And the bonus in one was a surprise snook, a saltwater fish that can survive in freshwater, that went almost 30-inches. The mystery is how she got there miles from saltwater. But then whose to argue??
I have even started chasing toothy gar in the canals along the Tamiami Trail a few minutes from my home. Fortunately I have been able to enlist the help of a human pack mule to haul my kayak into more remote spots. He works for good red wine.
More about those bass, gar, and hidden lakes in the future…and believe me they are mental antidotes for the pandemic.
The whole experience reminded me that life goes on, offering new patterns and adventures along the way, often in your backyard. Mind you, I am not advocating straying miles from home like the knuckleheads from the Miami area who are evading the state and local stay-at-home orders and closed boat ramps there to descend on Everglades City and Chokoloskee Island with its populace overwhelmingly made up of vulnerable senior citizens. The nearest hospital is over an hour away. Stay close to home so you aren’t putting yourself and other people at risk. There’s so much about this virus that doctors and scientists are just discovering—like some people who are infected never exhibit any symptoms.
If you live in Florida, and especially in the Miami or another urban area, take another look at those nearby canals. Monster Peacock Bass and big Mayan Cichlids are probably lurking and hungry. Take the cue from anglers in Denver who are restricted from going out to the mountains to fish so they are catching carp AND big trout in the South Platte that runs through the heart of the city. And whatever you do, just be careful out there.
As the temperatures start to dip into the 30s and below here in the Colorado high country, my thoughts are starting to turn from trout to chasing snook, tarpon, and redfish in my winter home in Florida’s Everglades. I live on a little island in the Glades called Chokoloskee surrounded by miles and miles of beautiful saltwater teeming with big fish. Here’s a sampling of my favorite places that can be reached easily by kayak or small skiff from my latest article from Florida Sportsman with the inside skinny on lures and technique as well. Come on down when you want to thaw out and catch some fish this winter!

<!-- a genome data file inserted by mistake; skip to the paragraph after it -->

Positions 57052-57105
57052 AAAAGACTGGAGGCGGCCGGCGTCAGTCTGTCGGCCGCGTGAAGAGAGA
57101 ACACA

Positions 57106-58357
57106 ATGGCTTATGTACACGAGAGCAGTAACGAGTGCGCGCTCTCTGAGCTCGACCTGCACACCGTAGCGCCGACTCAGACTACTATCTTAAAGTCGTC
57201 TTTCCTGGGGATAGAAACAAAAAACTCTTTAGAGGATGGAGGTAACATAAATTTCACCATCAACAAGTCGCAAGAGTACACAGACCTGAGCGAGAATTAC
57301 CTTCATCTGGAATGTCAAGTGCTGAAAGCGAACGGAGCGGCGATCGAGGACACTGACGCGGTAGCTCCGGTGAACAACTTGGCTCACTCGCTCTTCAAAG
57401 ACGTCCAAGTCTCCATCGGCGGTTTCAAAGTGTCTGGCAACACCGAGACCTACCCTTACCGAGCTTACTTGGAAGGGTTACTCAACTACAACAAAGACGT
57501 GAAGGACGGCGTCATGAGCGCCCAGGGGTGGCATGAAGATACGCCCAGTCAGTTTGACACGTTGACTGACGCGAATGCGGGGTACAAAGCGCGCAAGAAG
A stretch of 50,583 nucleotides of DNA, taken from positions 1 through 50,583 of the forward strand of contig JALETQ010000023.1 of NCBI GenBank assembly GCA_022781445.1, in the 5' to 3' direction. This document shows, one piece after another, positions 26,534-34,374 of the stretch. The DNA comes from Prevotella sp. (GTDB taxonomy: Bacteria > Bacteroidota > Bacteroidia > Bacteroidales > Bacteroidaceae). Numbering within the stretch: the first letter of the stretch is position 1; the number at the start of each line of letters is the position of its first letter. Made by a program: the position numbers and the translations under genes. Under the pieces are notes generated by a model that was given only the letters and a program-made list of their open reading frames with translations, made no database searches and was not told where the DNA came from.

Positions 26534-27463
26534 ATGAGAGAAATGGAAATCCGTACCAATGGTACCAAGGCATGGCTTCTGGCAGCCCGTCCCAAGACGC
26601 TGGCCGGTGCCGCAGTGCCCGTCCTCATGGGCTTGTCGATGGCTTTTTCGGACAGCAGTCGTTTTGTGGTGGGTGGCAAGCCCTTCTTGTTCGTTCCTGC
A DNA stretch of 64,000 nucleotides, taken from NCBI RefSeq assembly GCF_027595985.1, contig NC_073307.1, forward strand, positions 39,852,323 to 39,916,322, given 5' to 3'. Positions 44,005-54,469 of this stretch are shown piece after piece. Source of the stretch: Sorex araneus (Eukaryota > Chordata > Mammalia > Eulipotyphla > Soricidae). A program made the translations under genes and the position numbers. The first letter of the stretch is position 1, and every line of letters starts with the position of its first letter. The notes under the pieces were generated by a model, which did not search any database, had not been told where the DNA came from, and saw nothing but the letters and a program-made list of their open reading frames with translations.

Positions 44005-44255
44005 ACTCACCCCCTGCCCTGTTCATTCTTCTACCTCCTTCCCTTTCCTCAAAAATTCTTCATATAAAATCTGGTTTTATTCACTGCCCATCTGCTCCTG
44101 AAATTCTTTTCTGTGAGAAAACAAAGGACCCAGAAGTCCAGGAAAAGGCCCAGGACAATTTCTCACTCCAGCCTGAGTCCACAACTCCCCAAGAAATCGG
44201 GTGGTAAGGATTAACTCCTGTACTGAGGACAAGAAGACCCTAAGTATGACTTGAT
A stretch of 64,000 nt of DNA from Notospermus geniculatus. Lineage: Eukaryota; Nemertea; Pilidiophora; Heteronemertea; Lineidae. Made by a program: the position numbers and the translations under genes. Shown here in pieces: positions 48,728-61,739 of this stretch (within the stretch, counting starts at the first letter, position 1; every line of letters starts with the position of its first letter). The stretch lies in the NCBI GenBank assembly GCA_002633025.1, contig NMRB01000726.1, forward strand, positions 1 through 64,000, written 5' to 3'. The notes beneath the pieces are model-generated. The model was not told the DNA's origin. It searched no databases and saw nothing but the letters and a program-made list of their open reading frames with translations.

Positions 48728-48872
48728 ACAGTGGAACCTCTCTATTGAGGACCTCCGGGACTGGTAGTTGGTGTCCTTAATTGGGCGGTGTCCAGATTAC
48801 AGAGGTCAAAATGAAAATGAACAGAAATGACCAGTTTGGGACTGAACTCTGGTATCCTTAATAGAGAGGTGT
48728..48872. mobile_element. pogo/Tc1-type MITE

Click on the link below to view a copy of the article “Chokoloskee Up Close.”
Like many anglers, I cut my teeth chasing bluegills and sunfish in farm ponds, first with worms under a pencil bobber, then graduating to cork popping bugs trailing behind a spinning bubble, and eventually to a fly rod. It’s fun to revisit those carefree kid fishing days when I caught fish-after-fish in the warm Kansas summer sun courtesy of a newcomer to Florida that’s a bit of a bluegill look-alike—the Mayan Cichlid (p. sicklid), also called Atomic Sunfish because of their explosive colors. When the snook are snoozing, the redfish retiring, and tarpon torpid, these hard-fighting invaders from south of the border provide endless entertainment.
Indeed, my fishing buddy Bob Wayne and I are so enamored with them that we call them Mayan Chicklettes, which sounds ever so much more inviting and appropriate than the unappealing name some scientist visited upon them.
What’s not to like about these invaders? They may not be all that big, rarely growing larger than nine or ten inches, but in addition to their flamboyant colors, they are eager to eat anything that moves and feisty with pulsating runs courtesy of a big fantail caudal fin.
It’s so nice to have an immigrant from Central America that even Trump could love…if he fished. Chicklettes are indeed invasive, found throughout the Everglades in fresh and brackish water. They were first discovered in the area in 1983, probably released from home aquariums by owners when they got too big or perhaps escaped from aquaculture impoundments. Now they are everywhere in canals lining highways throughout the region like the Tamiami Trail (US 41) and in backcountry brackish water lakes and ponds and waterways like Halfway Creek and the Turner River. The real treat and test is in the backwater lakes where sight fishing for Chicklettes along shorelines in shallow water is a real possibility.
After a couple of days last week navigating and casting in the tight, sometimes maddening, quarters of backcountry mangrove tunnels, I’m ready for an easy day of fishing in my kayak. One of my favorite close-in trips starts at the historic Smallwood Store, just a long stone’s throw from my winter abode on Chokoloskee Island, Florida. The route wends its way past some productive oyster beds then snakes up channels to cross Rabbit Key Pass before circling back to the Lopez River and back home. It’s a trip that always produces a grab bag of fish with a good chance at a slam—a redfish, speckled sea trout, and snook, with feisty jack crevalles and high-stepping ladyfish to keep you busy throughout the day. Let’s go!!